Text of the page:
If the debtor still cannot pay, then the money has to come from taxpayers in other countries, or so the neoliberals tell them. There are no circumstances in which the creditors can lose money in a neoliberal society.
The leader of this tribe is Germany, with strong assistance from Finland and the Netherlands. None of these countries are explicitly neoliberal. Foucault calls the German system of governance Ordoliberalism in The Birth of Biopolitics. Ordoliberalism is a market system where the government has a powerful role in assuring functioning competitive markets through regulation, and through steps to insure that the interests of workers are considered in the operation of businesses, among other things. This system can work in a state with strong institutions, a strong central bank, and a general acceptance by the citizenry. That’s the opposite of Greece as Waldman describes it.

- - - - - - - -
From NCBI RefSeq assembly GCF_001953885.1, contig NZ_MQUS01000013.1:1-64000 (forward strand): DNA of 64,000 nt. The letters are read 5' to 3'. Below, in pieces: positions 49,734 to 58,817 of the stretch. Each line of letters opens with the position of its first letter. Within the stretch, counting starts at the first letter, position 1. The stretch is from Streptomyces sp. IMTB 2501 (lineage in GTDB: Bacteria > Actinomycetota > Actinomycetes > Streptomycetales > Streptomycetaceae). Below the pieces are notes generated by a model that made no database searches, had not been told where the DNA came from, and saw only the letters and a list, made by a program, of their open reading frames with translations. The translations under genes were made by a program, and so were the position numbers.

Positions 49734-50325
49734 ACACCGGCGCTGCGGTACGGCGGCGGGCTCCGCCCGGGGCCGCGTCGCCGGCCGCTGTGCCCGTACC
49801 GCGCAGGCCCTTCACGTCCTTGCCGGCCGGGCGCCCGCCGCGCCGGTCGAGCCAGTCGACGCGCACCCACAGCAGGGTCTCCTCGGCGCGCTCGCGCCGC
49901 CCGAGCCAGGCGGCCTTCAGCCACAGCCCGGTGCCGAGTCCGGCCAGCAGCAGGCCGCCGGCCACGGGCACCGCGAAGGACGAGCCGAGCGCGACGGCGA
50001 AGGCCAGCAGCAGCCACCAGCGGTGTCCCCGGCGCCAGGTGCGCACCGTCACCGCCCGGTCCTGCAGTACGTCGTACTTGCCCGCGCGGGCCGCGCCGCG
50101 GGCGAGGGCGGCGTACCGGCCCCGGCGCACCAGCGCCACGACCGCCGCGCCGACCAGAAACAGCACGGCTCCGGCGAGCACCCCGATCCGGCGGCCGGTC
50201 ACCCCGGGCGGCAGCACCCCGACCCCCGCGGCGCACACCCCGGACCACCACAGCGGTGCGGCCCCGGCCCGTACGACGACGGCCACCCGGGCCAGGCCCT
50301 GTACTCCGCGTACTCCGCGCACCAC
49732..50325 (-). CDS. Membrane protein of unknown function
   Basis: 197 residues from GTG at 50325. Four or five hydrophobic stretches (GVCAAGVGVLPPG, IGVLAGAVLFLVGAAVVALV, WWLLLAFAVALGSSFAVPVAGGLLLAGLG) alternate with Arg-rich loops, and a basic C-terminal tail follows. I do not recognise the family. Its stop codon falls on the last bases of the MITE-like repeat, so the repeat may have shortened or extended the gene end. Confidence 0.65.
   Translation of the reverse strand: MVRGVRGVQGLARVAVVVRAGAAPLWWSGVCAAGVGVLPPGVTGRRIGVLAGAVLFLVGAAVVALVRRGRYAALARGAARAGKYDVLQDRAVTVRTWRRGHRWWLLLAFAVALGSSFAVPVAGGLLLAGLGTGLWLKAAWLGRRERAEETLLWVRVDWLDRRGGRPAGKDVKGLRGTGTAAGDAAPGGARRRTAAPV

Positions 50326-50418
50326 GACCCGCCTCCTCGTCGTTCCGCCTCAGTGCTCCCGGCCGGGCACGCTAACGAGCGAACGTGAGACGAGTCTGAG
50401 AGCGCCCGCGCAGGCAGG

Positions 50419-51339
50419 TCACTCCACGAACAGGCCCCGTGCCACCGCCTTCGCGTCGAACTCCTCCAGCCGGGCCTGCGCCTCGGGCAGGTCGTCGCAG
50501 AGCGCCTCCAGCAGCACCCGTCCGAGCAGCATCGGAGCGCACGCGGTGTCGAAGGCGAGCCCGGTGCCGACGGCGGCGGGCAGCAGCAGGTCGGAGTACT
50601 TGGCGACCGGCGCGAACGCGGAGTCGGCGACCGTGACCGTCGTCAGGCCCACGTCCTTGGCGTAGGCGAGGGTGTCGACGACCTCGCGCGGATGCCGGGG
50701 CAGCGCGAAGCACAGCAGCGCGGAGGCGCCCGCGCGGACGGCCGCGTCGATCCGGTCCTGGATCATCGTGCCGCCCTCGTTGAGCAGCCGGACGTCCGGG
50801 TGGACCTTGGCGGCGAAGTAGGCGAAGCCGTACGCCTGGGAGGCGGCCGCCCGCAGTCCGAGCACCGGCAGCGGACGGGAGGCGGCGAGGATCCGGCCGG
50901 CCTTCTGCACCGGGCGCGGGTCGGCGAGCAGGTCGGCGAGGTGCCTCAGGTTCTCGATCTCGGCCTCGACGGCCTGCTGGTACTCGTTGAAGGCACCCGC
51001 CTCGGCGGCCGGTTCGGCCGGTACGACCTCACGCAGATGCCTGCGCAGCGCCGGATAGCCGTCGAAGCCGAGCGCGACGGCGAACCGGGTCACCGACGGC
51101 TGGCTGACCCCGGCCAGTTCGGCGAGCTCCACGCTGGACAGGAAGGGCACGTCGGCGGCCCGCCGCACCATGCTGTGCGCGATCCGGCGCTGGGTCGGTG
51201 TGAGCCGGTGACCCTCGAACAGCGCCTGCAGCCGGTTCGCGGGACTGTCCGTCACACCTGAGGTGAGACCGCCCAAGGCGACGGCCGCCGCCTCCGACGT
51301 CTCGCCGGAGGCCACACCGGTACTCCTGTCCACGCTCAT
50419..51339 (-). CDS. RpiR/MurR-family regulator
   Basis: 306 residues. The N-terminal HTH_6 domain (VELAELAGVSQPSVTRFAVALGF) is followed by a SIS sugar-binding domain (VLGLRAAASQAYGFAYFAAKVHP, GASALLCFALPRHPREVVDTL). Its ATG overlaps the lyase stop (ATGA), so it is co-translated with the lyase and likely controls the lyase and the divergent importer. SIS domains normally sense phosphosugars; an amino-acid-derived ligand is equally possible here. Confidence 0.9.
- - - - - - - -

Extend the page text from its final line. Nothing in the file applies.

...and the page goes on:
If things had worked according to plan, the failure of Greece would just be one of the obstacles in the progression to a unified state of some kind. Lenders to Greece would take their losses and would be recapitalized or bailed out, and life would go on. That would impose losses on the rich. As Waldman puts it:
And explicit bank bailouts are humiliations of elites, moments when the mask comes off and the usually tacit means by which states preserve and enhance the comfort of the comfortable must give way to very visible, very unpopular, direct cash flows.